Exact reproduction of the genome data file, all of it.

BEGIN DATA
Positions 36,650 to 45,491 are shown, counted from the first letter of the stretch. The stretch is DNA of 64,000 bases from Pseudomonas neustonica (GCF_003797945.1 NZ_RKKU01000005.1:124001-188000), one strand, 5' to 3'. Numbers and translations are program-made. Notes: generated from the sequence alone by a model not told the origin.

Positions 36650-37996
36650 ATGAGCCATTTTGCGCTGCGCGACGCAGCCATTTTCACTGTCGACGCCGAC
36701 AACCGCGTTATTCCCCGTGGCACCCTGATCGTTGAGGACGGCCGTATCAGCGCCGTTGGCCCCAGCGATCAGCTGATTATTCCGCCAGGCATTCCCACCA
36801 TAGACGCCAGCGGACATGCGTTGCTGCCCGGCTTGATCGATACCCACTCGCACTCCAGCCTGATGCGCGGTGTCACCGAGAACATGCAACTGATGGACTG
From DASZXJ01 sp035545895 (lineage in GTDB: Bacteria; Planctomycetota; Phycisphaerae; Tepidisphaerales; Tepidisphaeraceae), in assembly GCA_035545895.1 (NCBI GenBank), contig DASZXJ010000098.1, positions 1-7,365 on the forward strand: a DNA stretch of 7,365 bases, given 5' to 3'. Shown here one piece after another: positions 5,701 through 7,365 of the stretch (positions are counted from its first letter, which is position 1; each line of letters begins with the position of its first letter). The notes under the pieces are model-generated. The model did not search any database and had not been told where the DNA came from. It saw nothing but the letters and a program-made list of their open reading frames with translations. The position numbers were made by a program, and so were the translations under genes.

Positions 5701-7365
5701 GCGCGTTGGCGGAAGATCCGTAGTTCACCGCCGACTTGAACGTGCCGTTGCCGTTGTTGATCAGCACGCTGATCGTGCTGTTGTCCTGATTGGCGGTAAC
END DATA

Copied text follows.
Positions 36,650 to 45,491 are shown, counted from the first letter of the stretch. The stretch is DNA of 64,000 bases from Pseudomonas neustonica (GCF_003797945.1 NZ_RKKU01000005.1:124001-188000), one strand, 5' to 3'. Numbers and translations are program-made. Notes: generated from the sequence alone by a model not told the origin.

Positions 36650-37996
36650 ATGAGCCATTTTGCGCTGCGCGACGCAGCCATTTTCACTGTCGACGCCGAC
36701 AACCGCGTTATTCCCCGTGGCACCCTGATCGTTGAGGACGGCCGTATCAGCGCCGTTGGCCCCAGCGATCAGCTGATTATTCCGCCAGGCATTCCCACCA
36801 TAGACGCCAGCGGACATGCGTTGCTGCCCGGCTTGATCGATACCCACTCGCACTCCAGCCTGATGCGCGGTGTCACCGAGAACATGCAACTGATGGACTG
From DASZXJ01 sp035545895 (lineage in GTDB: Bacteria; Planctomycetota; Phycisphaerae; Tepidisphaerales; Tepidisphaeraceae), in assembly GCA_035545895.1 (NCBI GenBank), contig DASZXJ010000098.1, positions 1-7,365 on the forward strand: a DNA stretch of 7,365 bases, given 5' to 3'. Shown here one piece after another: positions 5,701 through 7,365 of the stretch (positions are counted from its first letter, which is position 1; each line of letters begins with the position of its first letter). The notes under the pieces are model-generated. The model did not search any database and had not been told where the DNA came from. It saw nothing but the letters and a program-made list of their open reading frames with translations. The position numbers were made by a program, and so were the translations under genes.

Positions 5701-7365
5701 GCGCGTTGGCGGAAGATCCGTAGTTCACCGCCGACTTGAACGTGCCGTTGCCGTTGTTGATCAGCACGCTGATCGTGCTGTTGTCCTGATTGGCGGTAAC